In the Victorian and Edwardian eras, there were many different ways—both good and bad—in which a woman could earn herself the enigmatic label of “adventuress.” During her relatively brief life, Cora Howarth Murphy Stewart, who eventually became, spiritually if not legally, “Mrs. Stephen Crane,” ran through all those ways, and probably invented a few new ones along the way.
Cora Howarth, daughter of a modestly well-to-do owner of a Boston art gallery, was born in 1868. (Some sources say 1865.) She was given the quintessential Victorian genteel, restrained upbringing, and spent the rest of her life trying to live it down. Tiring of being guarded by chaperones, at a young age Howarth married a usefully nondescript fellow named Thomas Vinton Murray simply so she would be free to do as she liked. As it turned out, one of the first things she liked was a young army captain, Donald William Stewart. No sooner had she become “Mrs. Murray,” than she was running off to England with Stewart. They married after Murray displayed his useful nondescriptness by quietly giving her a divorce.
Cora enjoyed English social life so much that when Stewart was sent to India, she decided she greatly preferred it to her new second husband. She remained behind, earning Stewart’s everlasting enmity by committing adulteries as numerous as they were well-known.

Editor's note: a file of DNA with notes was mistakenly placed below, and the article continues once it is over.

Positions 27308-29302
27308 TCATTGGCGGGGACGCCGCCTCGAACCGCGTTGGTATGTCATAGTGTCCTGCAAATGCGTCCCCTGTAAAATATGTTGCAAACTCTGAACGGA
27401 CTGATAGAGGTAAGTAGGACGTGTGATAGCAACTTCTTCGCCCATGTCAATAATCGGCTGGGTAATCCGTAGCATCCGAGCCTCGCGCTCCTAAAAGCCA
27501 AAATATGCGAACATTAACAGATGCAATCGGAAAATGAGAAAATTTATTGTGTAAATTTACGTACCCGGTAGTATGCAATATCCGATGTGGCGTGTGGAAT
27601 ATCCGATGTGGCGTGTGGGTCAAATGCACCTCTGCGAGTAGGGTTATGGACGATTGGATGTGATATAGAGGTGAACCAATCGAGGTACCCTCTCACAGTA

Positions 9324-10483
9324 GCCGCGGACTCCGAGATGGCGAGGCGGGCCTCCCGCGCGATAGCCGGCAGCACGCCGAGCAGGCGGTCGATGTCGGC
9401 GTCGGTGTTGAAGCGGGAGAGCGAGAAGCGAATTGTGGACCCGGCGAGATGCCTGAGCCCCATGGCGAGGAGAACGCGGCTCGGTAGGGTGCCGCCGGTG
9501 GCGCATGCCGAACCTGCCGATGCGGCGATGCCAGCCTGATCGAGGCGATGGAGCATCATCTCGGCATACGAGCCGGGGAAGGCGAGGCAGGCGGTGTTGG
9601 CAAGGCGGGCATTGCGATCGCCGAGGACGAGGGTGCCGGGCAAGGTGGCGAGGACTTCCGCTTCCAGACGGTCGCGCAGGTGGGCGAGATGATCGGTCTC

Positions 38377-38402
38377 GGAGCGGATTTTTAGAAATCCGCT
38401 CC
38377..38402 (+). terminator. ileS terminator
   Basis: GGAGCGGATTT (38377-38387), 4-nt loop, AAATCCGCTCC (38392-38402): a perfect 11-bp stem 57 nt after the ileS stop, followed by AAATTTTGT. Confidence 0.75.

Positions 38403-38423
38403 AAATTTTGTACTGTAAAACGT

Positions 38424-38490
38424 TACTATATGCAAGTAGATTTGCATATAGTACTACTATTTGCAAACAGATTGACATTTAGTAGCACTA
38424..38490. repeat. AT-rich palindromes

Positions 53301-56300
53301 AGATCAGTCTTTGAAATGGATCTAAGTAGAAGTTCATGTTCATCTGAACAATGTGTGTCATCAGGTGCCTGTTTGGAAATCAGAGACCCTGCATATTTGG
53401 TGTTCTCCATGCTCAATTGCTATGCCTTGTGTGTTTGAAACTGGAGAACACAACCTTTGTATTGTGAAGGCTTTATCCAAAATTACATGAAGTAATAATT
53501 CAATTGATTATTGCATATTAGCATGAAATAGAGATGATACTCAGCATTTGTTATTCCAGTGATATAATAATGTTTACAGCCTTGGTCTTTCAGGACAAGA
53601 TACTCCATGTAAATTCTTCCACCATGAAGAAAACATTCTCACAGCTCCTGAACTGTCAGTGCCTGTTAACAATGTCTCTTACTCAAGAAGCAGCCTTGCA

It is not clear how she came to go from London party girl to Florida madam. One story claims that she happened to sail into American waters on the private yacht owned by one of her current lovers. They quarreled during the voyage, and she angrily leaped overboard and swam ashore, ending up on the beaches of Jacksonville.
However this change in scenery came to be, she decided to start a new life in what was then a booming, lively resort town. Renaming herself “Cora Taylor,” she opened what was tactfully termed a “nightclub.” In reality, it was an upscale brothel. (“Class-A,” according to the helpful guides available to male tourists.)
It was in Jacksonville that, in 1896, she first met Stephen Crane, who had already achieved fame with “The Red Badge of Courage.” He came there as one of the journalists covering the burgeoning war fever against the Spanish presence in Cuba, but he soon found the lively brothel-keeper at least as fascinating. Crane and Cora were similar wild, restless spirits, and they felt an immediate mutual sympathy. When he wound up in a shipwreck (the inspiration for his story “The Open Boat,”) and she nursed him back to health, this sympathy turned to love.
When Crane left to cover the war in the Balkans, Cora accompanied him. She filed dispatches for the Hearst papers under the name “Imogene Carter,” becoming the world’s first female war correspondent. By this time, she was certain she had at last found the man with whom she wanted to spend the rest of her life. However, Stewart spitefully refused her a divorce. Her response was to simply shrug off the formalities. For the rest of her life, she called herself “Mrs. Cora Crane.”
The Cranes eventually settled in Brede Place, a rambling, rundown, allegedly haunted 14th century mansion in Sussex, England. They lived as precursors to Scott and Zelda, leading a stereotypically bohemian life of drink, nonstop house parties—they both craved living in crowd scenes--and chronic personal disarray. The couple became deeply in debt—they were just the generous, careless types who make perfect targets for spongers. Their personal relationship was equally turbulent—at one point, Stephen even walked out on his chagrined “wife.”
|Brede Place, via Wikipedia|